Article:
Legislature, listen carefully to the judge

Emails, calendars and text messages of the Washington state Legislature are public records subject to disclosure. Following last week’s ruling by a Thurston County judge affirming that requirement, lawmakers need to move quickly to ensure disclosure is the practice.

Superior Court Judge Chris Lanese made clear the the Public Records Act applies to legislators just as it has for local governments and state agencies.

Lanese flatly rejected claims by the Legislature’s lawyers that as members of a separate branch of government individual legislators are exempted from the law. Lanese did say the Legislature as a whole is exempt as a separate branch, but individual members’ offices and the administrative offices of the House and Senate must comply.

The judge also rejected claims that past amendments to the act could shield the Legislature from requirements imposed on state and local government agencies and offices by Initiative 276, passed by voters in 1972.

The ruling was a major and overdue victory for open government advocates and the Northwest media outlets that filed the lawsuit last September. Parties to the suit include The Associated Press, Northwest public radio, television and numerous newspapers (including McClatchy’s Tacoma News Inc. which includes The Olympian).

Lawyers for the Legislature gave notice this week they will appeal the ruling directly to the state Supreme Court.

Fighting on is the wrong approach. The Legislature’s position violates the spirit and letter of Initiative 276, adopted by voters in 1972, as Lanese noted from the bench.

According to AP, Lanese noted from the bench that state law "literally says that representatives and senators and their offices are agencies under the Public Records Act … [N]one of the arguments advanced by the defendants here can escape the fact that the plain and unambiguous language of the statute literally has a definitional chain that goes from agencies to state agencies to state offices to state legislative offices."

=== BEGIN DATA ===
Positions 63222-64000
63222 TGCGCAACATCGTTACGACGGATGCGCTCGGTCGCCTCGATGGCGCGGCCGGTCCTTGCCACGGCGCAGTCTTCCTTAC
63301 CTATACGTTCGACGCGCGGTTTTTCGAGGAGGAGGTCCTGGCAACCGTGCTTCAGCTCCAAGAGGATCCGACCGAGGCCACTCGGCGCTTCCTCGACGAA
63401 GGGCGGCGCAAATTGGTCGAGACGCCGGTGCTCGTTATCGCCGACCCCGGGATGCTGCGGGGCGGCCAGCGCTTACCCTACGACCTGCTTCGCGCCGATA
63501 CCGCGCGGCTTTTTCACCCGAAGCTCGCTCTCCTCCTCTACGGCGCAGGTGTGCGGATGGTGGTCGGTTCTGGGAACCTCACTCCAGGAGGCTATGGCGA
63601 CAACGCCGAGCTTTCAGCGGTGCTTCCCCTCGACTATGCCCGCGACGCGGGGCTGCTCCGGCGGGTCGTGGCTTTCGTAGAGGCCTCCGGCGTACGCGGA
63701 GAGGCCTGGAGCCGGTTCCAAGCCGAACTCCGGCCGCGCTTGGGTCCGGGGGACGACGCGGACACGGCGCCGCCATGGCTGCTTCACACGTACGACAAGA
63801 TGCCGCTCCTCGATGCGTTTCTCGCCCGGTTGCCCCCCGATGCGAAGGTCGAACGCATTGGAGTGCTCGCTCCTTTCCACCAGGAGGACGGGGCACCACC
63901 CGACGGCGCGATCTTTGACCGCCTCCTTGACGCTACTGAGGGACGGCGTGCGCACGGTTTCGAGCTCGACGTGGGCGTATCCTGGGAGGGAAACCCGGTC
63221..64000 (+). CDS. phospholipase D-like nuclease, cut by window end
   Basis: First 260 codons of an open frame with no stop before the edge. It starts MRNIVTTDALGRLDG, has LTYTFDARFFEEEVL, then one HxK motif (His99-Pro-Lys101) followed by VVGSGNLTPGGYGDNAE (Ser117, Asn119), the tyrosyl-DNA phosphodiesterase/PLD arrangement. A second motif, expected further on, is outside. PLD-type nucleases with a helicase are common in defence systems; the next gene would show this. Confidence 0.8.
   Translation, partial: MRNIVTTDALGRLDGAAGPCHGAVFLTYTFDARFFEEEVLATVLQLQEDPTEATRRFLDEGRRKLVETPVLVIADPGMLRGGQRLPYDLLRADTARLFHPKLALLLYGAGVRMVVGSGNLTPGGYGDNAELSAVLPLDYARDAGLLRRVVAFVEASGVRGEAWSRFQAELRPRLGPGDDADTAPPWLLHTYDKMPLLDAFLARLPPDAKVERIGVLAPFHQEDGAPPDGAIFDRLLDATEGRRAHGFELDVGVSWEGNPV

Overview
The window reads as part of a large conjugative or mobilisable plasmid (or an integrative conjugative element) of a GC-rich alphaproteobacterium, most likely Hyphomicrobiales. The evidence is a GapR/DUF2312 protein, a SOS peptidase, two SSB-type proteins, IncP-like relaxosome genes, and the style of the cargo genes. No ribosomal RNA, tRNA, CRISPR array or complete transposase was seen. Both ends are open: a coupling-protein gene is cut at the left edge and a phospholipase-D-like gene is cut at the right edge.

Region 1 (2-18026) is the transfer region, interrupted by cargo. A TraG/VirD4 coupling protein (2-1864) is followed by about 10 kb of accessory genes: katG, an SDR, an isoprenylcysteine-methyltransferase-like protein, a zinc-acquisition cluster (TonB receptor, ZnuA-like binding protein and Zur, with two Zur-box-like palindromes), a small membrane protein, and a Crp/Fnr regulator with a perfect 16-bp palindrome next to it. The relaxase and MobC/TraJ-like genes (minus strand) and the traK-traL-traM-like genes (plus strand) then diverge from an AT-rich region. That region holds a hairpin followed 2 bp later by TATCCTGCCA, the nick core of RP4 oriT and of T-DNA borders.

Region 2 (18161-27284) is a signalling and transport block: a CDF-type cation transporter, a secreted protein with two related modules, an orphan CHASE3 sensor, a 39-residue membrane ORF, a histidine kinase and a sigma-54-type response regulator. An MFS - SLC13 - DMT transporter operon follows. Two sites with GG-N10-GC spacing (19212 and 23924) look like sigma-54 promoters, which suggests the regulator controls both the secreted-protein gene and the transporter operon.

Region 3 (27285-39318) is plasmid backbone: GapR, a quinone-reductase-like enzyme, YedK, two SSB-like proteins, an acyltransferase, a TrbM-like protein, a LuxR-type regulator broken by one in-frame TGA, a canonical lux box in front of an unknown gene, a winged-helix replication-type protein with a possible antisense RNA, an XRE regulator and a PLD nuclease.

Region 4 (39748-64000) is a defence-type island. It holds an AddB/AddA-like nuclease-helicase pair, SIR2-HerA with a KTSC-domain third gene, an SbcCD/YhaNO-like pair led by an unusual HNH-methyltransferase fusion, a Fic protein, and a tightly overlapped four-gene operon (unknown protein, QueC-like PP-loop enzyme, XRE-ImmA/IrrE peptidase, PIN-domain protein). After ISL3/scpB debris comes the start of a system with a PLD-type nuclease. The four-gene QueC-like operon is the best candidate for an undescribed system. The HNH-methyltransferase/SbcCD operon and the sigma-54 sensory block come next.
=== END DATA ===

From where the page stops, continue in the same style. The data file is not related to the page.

Legislators have a chance now to do the right thing for the state and its more than 7 million residents by quickly embracing the court findings.

In a sign that some were seeing the benefits of sunshine, Rep. Drew MacEwen issued a synopsis of his weekly calendar before the ruling. We applaud MacEwen, a Republican from Union, for promising to do that voluntarily every week.

Unfortunately his released calendars are an incomplete copy of his appointments. They list mostly interest groups but exclude, as MacEwen acknowledged, individual constituents’ names on privacy grounds.

Lawmakers could also pass legislation or adopt legislative rules that underscore that individual lawmakers’ records are fully subject to the PRA.

A bill introduced last year by Republican Rep. Paul Graves of Fall City would do that. So would more recent bills from Republican Sen. Mark Miloscia of Federal Way and Democratic Rep. Gerry Pollet of Seattle.

Disclosure of government records is a necessity in western-style democracies.

It should be a given in Washington that all members of the public – of any political stripe – have a right to know and understand how their lawmakers, elected officials and other government employees do their business.